An accurate, comprehensive SWOT analysis is a very beneficial tool which allows you to consider internal and external factors that affect or could affect your business. Get it right and you'll have gone a long way towards collecting information which will help you to develop a well-informed business-management and development strategy
Your business and marketing plans should contain SWOT analyses. This indicates that you have a good awareness of your business and its market position. Performing a SWOT analysis on your key competitors can also be very beneficial.
The term SWOT is an acronym formed from the words Strengths, Weaknesses, Opportunities and Threats. Strengths and weaknesses are internal characteristics of your business; opportunities and threats are external factors.
Be honest and thorough when making your SWOT analysis.
Your business strengths provide you with opportunities. Your weaknesses pose a threat.
Begin by identifying strengths. These could include healthy cashflow, market-leading products, high-calibre employees, an enviable customer base, spacious premises in a good location etc. Draw a cross on an A4-size piece of paper and list your strengths in the top-left space.
Bottom left, itemise your weaknesses, which could be lack of capital, renting premises, skills shortage, being stock-heavy, overdependence on a few customers, paying minimum wages and so on.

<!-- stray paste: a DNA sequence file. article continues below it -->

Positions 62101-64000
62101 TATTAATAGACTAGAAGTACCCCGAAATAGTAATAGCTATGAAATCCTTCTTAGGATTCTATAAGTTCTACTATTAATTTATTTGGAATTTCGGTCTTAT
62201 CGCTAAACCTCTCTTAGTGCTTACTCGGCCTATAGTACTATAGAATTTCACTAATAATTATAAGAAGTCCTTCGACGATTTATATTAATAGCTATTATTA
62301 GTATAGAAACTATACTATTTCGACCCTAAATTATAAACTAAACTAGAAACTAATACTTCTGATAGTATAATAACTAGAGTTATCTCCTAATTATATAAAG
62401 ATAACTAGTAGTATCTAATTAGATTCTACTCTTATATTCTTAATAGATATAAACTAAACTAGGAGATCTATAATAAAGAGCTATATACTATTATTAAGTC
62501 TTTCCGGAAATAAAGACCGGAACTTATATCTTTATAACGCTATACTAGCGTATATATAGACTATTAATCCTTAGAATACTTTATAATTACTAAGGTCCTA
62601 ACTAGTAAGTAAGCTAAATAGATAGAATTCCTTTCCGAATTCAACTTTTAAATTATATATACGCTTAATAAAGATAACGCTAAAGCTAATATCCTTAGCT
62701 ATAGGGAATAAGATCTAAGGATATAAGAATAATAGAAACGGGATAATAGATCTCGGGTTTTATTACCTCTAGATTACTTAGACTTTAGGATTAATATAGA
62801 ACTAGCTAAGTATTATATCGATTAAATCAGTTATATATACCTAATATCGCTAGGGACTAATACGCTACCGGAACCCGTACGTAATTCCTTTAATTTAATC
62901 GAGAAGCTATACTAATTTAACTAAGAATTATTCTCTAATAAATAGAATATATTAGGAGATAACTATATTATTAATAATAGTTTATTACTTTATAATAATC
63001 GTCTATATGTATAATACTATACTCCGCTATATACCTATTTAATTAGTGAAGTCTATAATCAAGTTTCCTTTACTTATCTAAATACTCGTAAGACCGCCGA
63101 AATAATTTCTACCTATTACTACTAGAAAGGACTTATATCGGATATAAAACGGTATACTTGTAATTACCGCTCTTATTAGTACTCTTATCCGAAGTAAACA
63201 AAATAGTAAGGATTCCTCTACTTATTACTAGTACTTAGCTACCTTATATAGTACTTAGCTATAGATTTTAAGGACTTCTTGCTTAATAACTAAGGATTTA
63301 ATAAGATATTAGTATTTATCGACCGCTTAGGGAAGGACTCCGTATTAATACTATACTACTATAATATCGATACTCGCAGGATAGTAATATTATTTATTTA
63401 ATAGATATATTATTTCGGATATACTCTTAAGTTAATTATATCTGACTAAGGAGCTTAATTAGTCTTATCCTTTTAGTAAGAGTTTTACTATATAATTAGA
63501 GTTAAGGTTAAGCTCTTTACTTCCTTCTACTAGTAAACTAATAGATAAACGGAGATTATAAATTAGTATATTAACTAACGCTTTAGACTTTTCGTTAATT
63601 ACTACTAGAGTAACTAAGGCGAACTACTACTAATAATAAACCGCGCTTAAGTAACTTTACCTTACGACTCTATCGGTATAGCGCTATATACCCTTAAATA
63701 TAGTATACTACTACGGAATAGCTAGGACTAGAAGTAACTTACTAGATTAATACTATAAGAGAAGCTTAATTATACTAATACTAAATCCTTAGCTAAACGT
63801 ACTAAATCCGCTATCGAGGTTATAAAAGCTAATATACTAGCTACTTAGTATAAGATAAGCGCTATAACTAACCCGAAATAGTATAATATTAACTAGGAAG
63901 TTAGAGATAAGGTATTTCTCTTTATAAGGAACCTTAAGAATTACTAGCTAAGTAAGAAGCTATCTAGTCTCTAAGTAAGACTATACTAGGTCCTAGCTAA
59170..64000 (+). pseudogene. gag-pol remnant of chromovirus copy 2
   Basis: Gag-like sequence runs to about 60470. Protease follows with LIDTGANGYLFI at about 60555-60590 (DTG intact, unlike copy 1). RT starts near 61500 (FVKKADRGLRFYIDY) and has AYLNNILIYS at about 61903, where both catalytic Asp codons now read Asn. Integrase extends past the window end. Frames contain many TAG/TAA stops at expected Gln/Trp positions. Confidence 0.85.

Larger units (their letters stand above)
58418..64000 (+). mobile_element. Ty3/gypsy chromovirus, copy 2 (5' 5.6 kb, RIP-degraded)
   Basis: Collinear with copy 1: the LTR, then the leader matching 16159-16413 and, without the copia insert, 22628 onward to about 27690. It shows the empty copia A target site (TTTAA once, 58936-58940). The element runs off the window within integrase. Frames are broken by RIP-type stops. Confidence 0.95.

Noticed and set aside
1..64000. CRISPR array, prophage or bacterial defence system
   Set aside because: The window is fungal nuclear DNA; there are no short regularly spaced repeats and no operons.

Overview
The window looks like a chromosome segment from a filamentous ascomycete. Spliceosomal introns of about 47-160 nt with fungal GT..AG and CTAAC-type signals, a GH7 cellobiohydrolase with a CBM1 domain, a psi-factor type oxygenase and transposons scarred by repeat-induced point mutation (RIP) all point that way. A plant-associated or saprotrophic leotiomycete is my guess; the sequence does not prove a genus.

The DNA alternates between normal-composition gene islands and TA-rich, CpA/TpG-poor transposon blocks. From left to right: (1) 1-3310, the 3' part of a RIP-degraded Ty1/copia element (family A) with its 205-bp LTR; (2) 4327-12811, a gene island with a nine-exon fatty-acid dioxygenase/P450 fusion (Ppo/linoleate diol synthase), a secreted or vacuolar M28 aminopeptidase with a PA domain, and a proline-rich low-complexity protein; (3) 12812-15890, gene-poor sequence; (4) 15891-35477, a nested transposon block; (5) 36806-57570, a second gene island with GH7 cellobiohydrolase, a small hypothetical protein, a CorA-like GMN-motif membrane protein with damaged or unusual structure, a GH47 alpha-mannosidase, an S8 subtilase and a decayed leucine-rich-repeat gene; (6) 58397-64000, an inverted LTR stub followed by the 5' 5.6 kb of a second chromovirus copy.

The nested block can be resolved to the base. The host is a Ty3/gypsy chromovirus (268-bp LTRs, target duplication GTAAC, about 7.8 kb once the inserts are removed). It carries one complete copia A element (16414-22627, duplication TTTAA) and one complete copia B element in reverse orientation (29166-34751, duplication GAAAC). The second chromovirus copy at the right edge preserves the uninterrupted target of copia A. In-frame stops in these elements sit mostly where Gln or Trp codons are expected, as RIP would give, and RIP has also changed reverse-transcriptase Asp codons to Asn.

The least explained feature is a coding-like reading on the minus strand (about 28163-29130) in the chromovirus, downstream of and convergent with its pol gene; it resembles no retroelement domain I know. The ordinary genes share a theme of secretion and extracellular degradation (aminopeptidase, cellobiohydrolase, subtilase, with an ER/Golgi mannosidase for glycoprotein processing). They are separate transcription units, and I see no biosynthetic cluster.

List business opportunities top right (your strengths will guide you). For example, healthy cashflow offers the opportunity to borrow money to develop your business, while having the latest technology might allow you to develop a new product or increase current output. A market-leading position might enable you to buy a competitor and secure a larger market share.
Finally, bottom right, write down all the threats your business faces (many will be a result of your weaknesses). For example, overdependence on a few customers will have serious repercussions if one of them goes bust or decides to buy from another supplier, while only paying minimum wages can force good employees to go elsewhere.
Not all threats are caused by a firm's internal weaknesses, of course. Interest rate rises can have a catastrophic effect, as can cheap imports, fuel-price rises and so on.
Seek the opinions of others whose opinions you value, maybe a senior employee, fellow manager, owner of a non-competitor business or professional business adviser. They might be able to provide additional input.
When the document is finalised you can begin to devise a business-management/development strategy aimed at capitalising on opportunities and dealing with or warding off threats.
Opportunities and threats should be prioritised in terms of likelihood. Your strategy should aim to exploit the most-likely opportunities and protect you from the most clear and present dangers.
Your management strategy is also likely to involve safeguarding and enhancing your strengths, while addressing your weaknesses with practical solutions. The opportunities you have highlighted can also help you to draw up (or change emphasis within an existing) marketing plan.